What a year so far! Just doing a quick "check in" here. I get the updates Adam posts and just wanted to come back and say I'm still kicking and my little porcine tissue continues to contain my aortic aneurysm and my bovine valve still keeping time. Right now, I think it is really important to avoid brushing off not feeling "quite right", thinking everything is related to the malaise of the COVID situation. Don't forego your regular checkups out of concern about catching covid. They are very important to long term quality of life and everyone here has already hit major health issues head on at least once - often more than once. So that's my old lady advice!
Insofar as me, I had a TIA earlier this year, just before the shut down. Thankfully mild and no major issues. Some small things not worth mentioning. But it was very scary. Although I'm good with keeping up with my meds, I'm not great at combating stress, and I've let a lot of inactivity/sadness creep into my life over the past four years in particular. So this was a wake-up call to refocus on my overall health and well being.
Insofar as my heart, after 7-1/2 years post surgery I am doing well. There is a mild bit of leakage around the valve but nothing alarming at this point. At the time I had the surgery, they predicted 10 years before additional surgery needed. I'm hoping that will remain the case. In recent years, my cardiologist says they are seeing some valves like mine lasting 15, even 20 years. I'm a very medically "unremarkable" person and I tend to hit the averages right on the button. So I'm hopeful that the valve will clock several more good years.
I have, just in the past year, started having some discomfort along the original incision lines and an odd feeling that the bone/cartilage is not stable. I've read that happens to some people right after surgery but will check stories to see if others experience this later down the road. It means that sleeping on my side is a bit more uncomfortable - but really nothing gruesome. Just noticing the difference.
The year 2020 has certainly hit us hard from the standpoint of our work. But we live in a smaller town that, while surrounded by rising numbers, is itself doing pretty well. It only takes one person, of course, to spread the disease, but we wear our masks and limit our outings. I had a LOT of goals heading into the year and now my ONLY goal is to keep myself and my husband as healthy as possible. My biggest concern is my husband being hospitalized with COVID and not be able to visit and take care of him. So that is a huge motivation to do the little bits we can to stay as healthy as possible.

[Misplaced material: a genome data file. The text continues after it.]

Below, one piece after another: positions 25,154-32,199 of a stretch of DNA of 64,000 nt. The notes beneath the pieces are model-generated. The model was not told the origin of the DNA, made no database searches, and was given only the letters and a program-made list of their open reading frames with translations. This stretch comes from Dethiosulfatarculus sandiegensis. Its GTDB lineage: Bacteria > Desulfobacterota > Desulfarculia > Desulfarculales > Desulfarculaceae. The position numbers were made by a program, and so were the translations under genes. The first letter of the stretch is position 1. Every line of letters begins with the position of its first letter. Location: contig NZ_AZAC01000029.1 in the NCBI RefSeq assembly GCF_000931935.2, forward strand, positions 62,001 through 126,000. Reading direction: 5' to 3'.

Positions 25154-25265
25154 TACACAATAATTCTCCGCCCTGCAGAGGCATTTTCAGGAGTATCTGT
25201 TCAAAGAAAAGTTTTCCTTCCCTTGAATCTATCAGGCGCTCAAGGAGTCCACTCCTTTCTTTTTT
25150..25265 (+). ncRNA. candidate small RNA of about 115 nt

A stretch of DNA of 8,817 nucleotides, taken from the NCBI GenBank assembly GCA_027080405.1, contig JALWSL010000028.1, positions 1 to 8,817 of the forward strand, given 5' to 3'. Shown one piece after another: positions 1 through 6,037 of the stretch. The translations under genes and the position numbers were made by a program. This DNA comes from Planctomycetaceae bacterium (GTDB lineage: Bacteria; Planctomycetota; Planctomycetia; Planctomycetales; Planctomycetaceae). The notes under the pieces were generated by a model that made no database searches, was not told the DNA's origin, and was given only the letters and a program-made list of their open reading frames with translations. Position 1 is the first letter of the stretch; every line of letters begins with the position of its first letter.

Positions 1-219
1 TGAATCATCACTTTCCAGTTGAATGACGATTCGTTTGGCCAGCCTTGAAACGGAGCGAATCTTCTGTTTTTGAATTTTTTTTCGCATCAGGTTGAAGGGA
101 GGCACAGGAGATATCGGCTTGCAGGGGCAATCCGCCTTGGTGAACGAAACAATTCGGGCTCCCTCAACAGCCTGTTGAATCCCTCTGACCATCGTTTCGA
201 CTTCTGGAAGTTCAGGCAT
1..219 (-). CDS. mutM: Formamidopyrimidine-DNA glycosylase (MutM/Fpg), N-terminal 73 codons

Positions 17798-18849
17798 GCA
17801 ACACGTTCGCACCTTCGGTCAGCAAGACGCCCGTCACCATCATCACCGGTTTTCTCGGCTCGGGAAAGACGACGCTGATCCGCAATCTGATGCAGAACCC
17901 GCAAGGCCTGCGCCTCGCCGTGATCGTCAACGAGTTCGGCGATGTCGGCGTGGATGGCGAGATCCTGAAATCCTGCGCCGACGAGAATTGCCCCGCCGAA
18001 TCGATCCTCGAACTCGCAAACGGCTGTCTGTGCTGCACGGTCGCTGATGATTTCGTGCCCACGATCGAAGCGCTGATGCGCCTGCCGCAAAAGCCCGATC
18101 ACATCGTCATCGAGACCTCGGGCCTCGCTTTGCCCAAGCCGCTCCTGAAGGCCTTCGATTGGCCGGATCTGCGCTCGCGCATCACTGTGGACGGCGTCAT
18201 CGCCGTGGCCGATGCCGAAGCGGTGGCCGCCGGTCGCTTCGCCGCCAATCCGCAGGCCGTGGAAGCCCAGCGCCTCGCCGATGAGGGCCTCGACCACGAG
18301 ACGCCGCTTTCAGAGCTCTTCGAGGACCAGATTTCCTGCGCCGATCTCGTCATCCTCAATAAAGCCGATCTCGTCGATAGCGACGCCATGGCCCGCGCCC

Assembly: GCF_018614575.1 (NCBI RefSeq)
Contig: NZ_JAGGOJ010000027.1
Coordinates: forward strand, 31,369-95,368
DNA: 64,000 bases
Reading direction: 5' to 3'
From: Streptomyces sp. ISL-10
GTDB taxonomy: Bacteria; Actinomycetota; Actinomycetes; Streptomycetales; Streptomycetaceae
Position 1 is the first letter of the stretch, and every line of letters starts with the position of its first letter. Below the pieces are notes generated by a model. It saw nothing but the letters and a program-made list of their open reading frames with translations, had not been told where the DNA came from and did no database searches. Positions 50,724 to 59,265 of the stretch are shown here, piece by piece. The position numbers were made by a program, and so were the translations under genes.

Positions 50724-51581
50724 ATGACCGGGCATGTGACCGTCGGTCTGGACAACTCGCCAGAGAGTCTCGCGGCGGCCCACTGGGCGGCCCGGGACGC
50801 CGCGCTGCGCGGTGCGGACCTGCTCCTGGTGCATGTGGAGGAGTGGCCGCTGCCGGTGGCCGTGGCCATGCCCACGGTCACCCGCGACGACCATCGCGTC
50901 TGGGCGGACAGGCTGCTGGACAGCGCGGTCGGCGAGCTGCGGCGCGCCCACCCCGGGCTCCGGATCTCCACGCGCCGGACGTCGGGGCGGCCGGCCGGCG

I hope that you and those you love are doing all that you can to make your lives healthy, happy, and productive. For those facing surgery, my advice is to work as HARD as you can when you hit recovery. Every thing you do during that time will pay off with HUGE rewards as you move forward. We live in a blessed time right now with so much more known about the heart, surgeries, procedures, and follow-up care. It can be very scary - but the odds are VERY MUCH in your favor! God bless and keep you!
It's been awhile since I posted. My surgery was back in 2012. I've come back to look up information on "what happens next". I've been doing quite well - no hiccups with my heart. It has a bit of regurgitation that started up about a year ago - but nothing to cause concern at this time. I'm pretty "textbook" - for which I am very grateful. So many wonderful changes have occurred just since my own surgery and the outlook grows ever better. This site was such a huge encouragement leading up to my surgery and throughout my recovery. I know it continues to be so and wish all those who are contemplating and recovering the very best of health and a long life!
My 4th anniversary is coming up. Things are going well. I have no lingering health concerns and my memory and energy are back to pre-surgery level. This will likely be my last post. I know that if I live long enough I will likely go through another surgery (since I have the biologic valve). But it looks more and more like that will be a far less invasive prospect than what I went through with the initial surgery. A friend recently had his first valve replacement and they did it through a small cut with an expanding valve relayed through a tube. His time in the hospital was the same as mine and he was off work for the same amount of time. But he spent much of the recovery time in rehab which helped immensely with his overall return to health. His level of pain and discomfort were much different. It is so exciting to see this kind of progress. I come back and read people's posts from time-to-time, and I want to say to those facing this surgery that you have SO VERY MUCH to be hopeful about and such a HUGE opportunity to feel better than you may have in many years. I pray that for each of you.